30 November 2010

Warming Lakes and Giant Bubbles To Round Out November

Posted by Dan Satterfield

Greenland is a magical place. Never pass up a chance to visit. It's also the "Canary in the coal mine" of climate change. My pic taken from a C-130 in July.

There has been a lot of interesting science over the past few days. Every time I think about writing a post about one thing, I see something new!

So here is a little about a bunch of things that caught my eye.

The New York Times did an excellent piece on sea level rise and Greenland’s ice melt. Having spent two weeks in Greenland at NEEM in July, this caught my eye big time.  Justin Gillis of the Times deserves credit for doing a fabulous piece on the real science. You can read it here.

Another climate related story is a paper in the AGU journal Geophysical Research Letters. It’s titled Space observations of inland water bodies show rapid surface warming since 1985. The title speaks for itself. You can read the abstract here.

Radiometers on satellites can detect temperatures of water bodies very accurately. NOAA image.

The authors (Both from NASA’s Jet Propulsion Lab) looked at infrared images of  167 large inland water bodies in the summer season. The reason they looked in summer is that cloud cover and ice cover in winter would make getting enough data difficult.

Thermal IR imagery is really just showing  temperature. The satellite data showed that from 1985-2009 most of the lakes were warming. Not only that, but the trend matches predictions from climate models.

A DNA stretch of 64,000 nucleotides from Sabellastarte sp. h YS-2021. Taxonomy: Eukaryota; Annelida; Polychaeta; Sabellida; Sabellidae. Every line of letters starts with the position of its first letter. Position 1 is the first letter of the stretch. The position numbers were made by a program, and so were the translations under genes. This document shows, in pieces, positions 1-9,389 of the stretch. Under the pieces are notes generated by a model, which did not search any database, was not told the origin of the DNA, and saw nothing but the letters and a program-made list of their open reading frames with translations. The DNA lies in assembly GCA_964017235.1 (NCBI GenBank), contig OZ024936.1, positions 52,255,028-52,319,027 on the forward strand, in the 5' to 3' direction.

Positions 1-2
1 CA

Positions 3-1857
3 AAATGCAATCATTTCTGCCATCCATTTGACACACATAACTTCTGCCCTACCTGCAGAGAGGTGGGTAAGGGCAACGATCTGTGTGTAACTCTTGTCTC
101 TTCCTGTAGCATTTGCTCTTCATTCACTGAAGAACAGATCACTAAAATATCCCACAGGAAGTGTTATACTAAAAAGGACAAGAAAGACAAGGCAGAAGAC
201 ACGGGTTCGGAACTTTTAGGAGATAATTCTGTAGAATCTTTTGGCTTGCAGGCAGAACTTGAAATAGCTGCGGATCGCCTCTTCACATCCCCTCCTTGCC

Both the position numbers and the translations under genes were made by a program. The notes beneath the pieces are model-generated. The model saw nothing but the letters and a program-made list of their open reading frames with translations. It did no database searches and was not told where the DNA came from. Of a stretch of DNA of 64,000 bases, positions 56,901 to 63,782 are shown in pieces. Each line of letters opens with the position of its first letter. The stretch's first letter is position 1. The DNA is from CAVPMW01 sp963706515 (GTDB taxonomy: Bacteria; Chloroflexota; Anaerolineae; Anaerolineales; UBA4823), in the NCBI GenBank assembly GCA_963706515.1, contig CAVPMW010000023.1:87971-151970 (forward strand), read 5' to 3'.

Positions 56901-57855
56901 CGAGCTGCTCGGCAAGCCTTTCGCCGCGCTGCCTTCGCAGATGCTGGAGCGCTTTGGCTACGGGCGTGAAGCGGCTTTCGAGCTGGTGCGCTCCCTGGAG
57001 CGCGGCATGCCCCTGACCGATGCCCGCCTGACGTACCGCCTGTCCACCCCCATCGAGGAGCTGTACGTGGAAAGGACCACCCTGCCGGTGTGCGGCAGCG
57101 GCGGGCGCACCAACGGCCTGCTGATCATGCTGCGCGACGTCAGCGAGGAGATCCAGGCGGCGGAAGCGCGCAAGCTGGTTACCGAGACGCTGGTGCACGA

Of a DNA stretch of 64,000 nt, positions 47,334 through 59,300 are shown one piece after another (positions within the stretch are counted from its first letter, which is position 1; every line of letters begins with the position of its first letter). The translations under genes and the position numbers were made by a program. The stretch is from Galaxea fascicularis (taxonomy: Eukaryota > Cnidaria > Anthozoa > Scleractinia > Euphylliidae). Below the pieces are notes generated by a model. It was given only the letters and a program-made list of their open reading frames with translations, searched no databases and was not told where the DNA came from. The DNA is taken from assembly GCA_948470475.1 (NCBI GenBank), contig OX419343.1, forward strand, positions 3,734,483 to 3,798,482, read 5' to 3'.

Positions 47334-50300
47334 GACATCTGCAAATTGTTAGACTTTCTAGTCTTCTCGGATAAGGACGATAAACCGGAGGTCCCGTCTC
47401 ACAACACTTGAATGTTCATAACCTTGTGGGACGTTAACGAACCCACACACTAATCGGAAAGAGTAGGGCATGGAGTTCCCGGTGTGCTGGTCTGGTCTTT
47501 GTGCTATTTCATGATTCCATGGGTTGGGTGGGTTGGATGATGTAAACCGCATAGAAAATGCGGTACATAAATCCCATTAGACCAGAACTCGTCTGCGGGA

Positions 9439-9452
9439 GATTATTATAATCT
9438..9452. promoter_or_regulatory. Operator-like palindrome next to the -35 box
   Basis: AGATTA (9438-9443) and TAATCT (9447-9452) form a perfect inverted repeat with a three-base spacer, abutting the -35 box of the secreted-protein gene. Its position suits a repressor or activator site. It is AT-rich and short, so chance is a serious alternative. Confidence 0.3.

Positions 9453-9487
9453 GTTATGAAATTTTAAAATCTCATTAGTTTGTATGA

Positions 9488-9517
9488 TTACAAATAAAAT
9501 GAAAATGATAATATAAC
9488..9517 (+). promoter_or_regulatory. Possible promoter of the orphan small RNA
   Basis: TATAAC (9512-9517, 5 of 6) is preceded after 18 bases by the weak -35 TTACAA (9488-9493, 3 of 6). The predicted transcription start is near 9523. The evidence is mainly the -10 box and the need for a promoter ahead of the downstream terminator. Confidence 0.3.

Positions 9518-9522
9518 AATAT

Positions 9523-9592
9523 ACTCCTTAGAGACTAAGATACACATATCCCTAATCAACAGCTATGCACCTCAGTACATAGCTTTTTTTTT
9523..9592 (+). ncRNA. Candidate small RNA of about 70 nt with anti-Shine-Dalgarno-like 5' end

Papers like this are important because they confirm other independent observations of our warming climate. It’s one thing to claim warming based on thermometers at airports. When the satellite data, and numerous other independent data sets all agree, you have a conclusion that is much more certain.

The data also shows the warming is greater in the higher latitudes. This is what would be expected if the warming were due to greenhouse gases. In addition, the data is in agreement with temperature buoys on the Great Lakes.

On another subject, isn’t water an amazing substance? It actually gets lighter when it freezes. It’s one of the only substances to expand when it freezes as well! It also makes bubbles when you give it a little help…

You can find out more about Sterling Johnson (the guy doing those bubbles) here.

Last but not least, I get to meet the one and only Neil deGrasse Tyson this Friday! I will tape it and post the interview here soon. Is there a question you have always wanted to ask an astrophysicist? Drop me a note!